MacGyver (Richard Dean Anderson): MacGyver – Time Lord is basically the only origin story that makes sense for MacGyver. He has unlimited technical, mechanical, and scientific knowledge as well as intense fighting skills but a preference for non-lethal methods. He recklessly throws himself into life or death situations to solve overly complicated plots, always at the last minute. – Tom Chang
Cole Hawlings (Patrick Troughton): The Box of Delights – First, the character was portrayed by the same actor that played the Second Doctor. Second, he is a kindly time traveler that has a box that is bigger on the inside and can travel through time and space. He then entrusts the box to a boy he meets and has an instant friendship with, taking the boy on travels through time and space. – Rich Johnston
Bobby Draper (Mason Vale Cotton and Jared Gilmore): Mad Men – This kid only pops up when something big is going down or the show needs to make a point. Additionally, he disappears for what seems like years at a time on the show, only to pop up looking completely different and being portrayed by a different actor. – Adi Tantimedh
Queen Elizabeth (Claire Foy, Olivia Colman), Prince Philip (Matt Smith, Tobias Menzies) and Princess Margaret (Vanessa Kirby, Helena Bonham Carter): The Crown – Between seasons 2 and 3, an unseen assassination attempt was made on the Royals during a dinner (the only time the three of them saw each other since Margaret was estranged from Elizabeth) using an exploding corgi caused the three of them to regenerate from Claire Foy, Matt Smith and Vanessa Kirby into Olivia Colman, Tobias Menzies and Helena Bonham-Carter. The mess was cleaned up, the assassination attempt was covered up by the government and the non-Timelords who died were quietly disposed of. – Adi Tantimedh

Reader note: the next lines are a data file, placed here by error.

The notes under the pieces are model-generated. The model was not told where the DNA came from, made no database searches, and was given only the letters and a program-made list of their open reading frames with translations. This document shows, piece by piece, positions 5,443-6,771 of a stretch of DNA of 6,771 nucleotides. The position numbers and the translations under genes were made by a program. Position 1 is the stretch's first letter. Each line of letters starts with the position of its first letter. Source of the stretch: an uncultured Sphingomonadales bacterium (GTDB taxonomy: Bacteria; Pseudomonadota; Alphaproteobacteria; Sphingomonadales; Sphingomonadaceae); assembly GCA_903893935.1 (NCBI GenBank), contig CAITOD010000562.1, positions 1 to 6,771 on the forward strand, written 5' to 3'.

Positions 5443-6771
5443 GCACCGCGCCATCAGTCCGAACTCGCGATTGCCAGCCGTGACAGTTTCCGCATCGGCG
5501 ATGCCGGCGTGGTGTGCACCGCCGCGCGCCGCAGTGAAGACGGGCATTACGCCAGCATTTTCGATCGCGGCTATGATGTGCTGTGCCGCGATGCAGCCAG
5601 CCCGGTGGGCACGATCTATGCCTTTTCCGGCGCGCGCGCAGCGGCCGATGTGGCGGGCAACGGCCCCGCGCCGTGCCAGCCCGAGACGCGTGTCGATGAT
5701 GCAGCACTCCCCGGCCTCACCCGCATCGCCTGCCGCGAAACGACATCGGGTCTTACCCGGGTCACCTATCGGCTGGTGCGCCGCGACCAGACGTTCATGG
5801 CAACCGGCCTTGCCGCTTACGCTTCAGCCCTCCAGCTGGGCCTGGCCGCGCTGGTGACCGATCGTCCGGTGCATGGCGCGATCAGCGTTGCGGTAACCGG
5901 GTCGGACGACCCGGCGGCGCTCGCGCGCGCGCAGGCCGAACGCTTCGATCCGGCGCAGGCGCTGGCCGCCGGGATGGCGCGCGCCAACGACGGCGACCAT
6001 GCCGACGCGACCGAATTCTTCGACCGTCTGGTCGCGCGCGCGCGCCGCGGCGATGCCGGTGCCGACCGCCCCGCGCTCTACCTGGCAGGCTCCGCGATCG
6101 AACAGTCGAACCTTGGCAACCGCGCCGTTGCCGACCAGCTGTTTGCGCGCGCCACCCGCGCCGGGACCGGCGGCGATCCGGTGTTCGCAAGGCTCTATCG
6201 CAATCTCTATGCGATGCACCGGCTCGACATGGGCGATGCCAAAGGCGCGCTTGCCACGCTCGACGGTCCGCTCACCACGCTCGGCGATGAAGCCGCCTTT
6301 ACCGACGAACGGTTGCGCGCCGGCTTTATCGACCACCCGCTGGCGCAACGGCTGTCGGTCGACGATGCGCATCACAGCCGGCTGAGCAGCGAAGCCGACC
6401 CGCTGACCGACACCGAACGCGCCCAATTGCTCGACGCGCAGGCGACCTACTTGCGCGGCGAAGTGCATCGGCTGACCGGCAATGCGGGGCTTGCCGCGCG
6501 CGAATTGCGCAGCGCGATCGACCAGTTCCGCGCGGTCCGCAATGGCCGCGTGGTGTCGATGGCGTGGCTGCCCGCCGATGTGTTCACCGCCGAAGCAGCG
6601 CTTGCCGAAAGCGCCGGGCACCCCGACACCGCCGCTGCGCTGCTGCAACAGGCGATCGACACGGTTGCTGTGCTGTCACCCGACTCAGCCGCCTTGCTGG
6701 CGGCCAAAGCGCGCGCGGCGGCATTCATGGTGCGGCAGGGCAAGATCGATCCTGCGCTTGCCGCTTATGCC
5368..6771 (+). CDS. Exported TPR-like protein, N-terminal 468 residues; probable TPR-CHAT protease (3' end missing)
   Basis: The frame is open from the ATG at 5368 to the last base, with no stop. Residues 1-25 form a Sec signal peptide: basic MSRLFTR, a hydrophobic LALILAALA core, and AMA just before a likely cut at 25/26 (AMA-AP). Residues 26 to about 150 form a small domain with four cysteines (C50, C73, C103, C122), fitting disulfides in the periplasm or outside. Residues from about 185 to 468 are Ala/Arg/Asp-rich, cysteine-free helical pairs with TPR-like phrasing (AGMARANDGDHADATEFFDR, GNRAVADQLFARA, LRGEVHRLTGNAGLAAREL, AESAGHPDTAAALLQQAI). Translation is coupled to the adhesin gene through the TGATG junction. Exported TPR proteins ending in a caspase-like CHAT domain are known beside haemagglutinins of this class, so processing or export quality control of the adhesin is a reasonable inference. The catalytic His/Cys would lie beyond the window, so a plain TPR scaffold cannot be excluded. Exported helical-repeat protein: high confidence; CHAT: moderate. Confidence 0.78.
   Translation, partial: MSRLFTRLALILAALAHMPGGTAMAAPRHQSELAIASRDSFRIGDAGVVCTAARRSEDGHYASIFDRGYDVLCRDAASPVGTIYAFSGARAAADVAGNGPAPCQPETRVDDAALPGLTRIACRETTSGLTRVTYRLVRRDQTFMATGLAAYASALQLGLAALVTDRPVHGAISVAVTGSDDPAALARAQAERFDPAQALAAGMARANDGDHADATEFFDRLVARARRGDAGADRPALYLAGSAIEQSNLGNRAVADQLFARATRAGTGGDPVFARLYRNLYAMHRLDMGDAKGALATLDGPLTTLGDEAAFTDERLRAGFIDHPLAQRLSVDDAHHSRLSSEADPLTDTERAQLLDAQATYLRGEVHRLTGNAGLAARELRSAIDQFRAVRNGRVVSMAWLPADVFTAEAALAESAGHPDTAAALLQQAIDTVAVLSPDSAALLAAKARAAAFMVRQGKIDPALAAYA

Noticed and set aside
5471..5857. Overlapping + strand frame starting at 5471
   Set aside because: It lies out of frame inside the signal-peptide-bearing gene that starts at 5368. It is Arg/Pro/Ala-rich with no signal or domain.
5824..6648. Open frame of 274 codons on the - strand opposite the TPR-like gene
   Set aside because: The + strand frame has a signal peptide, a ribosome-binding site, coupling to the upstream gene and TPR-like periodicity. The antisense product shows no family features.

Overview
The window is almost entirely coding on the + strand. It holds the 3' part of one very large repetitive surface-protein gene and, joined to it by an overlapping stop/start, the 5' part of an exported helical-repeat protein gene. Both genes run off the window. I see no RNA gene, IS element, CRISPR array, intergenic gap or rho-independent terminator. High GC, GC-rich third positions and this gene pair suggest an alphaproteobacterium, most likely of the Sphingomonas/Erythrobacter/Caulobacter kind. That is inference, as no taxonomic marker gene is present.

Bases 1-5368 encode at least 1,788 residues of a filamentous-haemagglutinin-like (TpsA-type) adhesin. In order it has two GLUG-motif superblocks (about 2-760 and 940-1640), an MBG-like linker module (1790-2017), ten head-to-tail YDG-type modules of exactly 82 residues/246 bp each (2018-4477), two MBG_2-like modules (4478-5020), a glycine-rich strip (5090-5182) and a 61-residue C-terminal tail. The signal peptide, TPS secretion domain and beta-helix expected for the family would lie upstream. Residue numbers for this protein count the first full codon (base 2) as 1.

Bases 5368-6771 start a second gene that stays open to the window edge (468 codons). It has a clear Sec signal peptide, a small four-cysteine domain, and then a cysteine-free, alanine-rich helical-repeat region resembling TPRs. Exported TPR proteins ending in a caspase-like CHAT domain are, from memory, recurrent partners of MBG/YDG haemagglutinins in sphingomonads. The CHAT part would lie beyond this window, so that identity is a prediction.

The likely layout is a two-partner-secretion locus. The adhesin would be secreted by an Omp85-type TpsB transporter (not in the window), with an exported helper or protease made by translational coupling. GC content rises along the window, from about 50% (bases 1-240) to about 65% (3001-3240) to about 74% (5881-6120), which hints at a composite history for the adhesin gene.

Make sure you check back with us for Part 2 of 'Doctor Who' Confidential, as we look at the Time Lord "sleeper agents" we've uncovered in… film!